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Revealing Kitchen Design Secrets from our Vault

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What do industry insiders know that you don’t? A lot, as it turns out. We recently unsealed our well-guarded archives in order to create what we believe is an indispensable document that reveals invaluable kitchen design secrets.

Few kitchens come without design challenges. A cramped kitchen is no different than a palatial-sized kitchen; both come with pitfalls that you need to be aware of and able to overcome. By applying these guiding design principles — which have been amassed over the years from expert industry insights — you’ll be able to conquer your space instead of letting it conquer you.

No. 1: Storage can be functional and act as a design feature

Open Kitchen with Ample Storage
Exploiting every nook and cranny of your kitchen for the sole purpose of adding storage in every crevice isn’t just clinically efficient; it can help you fully recognize the design potential of your space. Using storage as a design element is simple. Case in point, a built-in fridge eliminates the empty space that would otherwise surround the unsightly appliance, and instead, repurposes it for your storage needs. The surrounding area can now be filled with trinkets, collectables and other showpieces of your choosing — it’s a personal canvas that wouldn’t exist had the space surrounding your fridge not been converted into storage.

These same principles apply to cabinetry. Ceiling-high cabinets allow you to not waste a vertical inch in your kitchen. Best of all, this type of storage affords you the luxury of not having to worry about the tidiness of what’s housed behind those cabinet doors — unless they’re glass doors, that is.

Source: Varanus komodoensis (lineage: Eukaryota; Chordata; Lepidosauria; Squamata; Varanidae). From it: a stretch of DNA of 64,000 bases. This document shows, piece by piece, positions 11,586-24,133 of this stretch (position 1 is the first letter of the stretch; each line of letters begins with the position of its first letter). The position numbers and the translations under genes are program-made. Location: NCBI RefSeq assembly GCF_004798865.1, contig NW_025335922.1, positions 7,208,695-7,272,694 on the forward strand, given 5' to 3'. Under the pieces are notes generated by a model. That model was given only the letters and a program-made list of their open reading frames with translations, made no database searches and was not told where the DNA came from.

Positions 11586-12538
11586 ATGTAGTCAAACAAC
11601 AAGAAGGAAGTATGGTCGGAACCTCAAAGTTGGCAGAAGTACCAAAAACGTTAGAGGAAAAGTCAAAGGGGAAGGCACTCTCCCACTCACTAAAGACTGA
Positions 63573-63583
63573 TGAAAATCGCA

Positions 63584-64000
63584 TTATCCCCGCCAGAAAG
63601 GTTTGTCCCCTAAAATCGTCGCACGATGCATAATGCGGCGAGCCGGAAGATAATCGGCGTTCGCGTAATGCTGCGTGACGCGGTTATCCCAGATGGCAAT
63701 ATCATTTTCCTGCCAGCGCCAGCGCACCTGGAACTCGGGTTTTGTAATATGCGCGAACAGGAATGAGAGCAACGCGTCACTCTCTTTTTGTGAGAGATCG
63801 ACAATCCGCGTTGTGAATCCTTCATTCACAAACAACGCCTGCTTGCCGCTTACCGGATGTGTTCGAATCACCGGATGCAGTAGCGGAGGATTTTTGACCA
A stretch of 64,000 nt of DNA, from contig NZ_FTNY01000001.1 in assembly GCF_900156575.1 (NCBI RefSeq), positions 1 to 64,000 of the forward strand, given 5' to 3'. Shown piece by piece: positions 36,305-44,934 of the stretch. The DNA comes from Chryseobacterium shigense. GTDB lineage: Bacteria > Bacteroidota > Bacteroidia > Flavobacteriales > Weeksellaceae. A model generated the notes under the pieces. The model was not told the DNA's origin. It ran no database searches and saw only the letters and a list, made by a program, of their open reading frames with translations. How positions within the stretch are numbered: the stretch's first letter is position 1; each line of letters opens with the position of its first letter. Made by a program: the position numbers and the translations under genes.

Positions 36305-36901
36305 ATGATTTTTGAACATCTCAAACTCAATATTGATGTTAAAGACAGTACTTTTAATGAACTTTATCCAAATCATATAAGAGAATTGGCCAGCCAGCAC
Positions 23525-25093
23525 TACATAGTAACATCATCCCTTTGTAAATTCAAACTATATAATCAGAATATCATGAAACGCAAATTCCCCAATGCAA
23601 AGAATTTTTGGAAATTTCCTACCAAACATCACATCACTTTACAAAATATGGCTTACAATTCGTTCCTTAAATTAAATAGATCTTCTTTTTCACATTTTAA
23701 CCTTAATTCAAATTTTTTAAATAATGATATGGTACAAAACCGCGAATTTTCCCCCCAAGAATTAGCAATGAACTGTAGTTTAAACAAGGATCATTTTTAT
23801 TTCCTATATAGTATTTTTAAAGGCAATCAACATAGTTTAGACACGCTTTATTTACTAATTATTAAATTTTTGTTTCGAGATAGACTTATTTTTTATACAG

No. 2: White makes even small spaces bright

Bright White Kitchen
Working with white is an opportunity that many amateur interior designers unfortunately miss. For many, the draw of bold colors is too strong, while the subtle qualities whites possess are marginalized.

White tones can generally be lumped into two groups: warm whites with hints of yellow or red, and cool whites with blue or black tones. Warm whites are comforting and have a particular softness to them, while the other group is more emblematic of modern design because it imparts a pronounced sense of calmness and minimalism.

Traditional kitchens once tended to contain a greater number of warm whites rather than cooler ones, but this ratio has started to flip-flop as of late thanks to a heightened demand for European-inspired design (chiefly Scandinavian, but others as well).

No 3. Alternate materials to create design depth and magnetizing presentation

Model Kitchen and Materials
The last lesson from our vault speaks to the secret life of materials. From the warmth of wood to the cold austerity of metal, each has its own underlying qualities. This is the exact reason that your use of materials should be carefully considered, and more importantly, applied with a strategy in mind. The surest way to create a characterless space that has a monotone theme is to stick to a single material throughout your design.

Striking a balance with your materials (which should continue with your hardware) starts with an understanding of the materials themselves. A diverse list of materials not only creates visual variety, but each material has specific benefits that may include durability, ease-of-cleaning, portability (consider a lightweight metal island on casters) and more.

Whether man-made or natural, each material should be applied in congruence with your tastes. You have the power to create a space that’s wholly suited to you, so take time to exercise your creativity and you’re certain to be rewarded.

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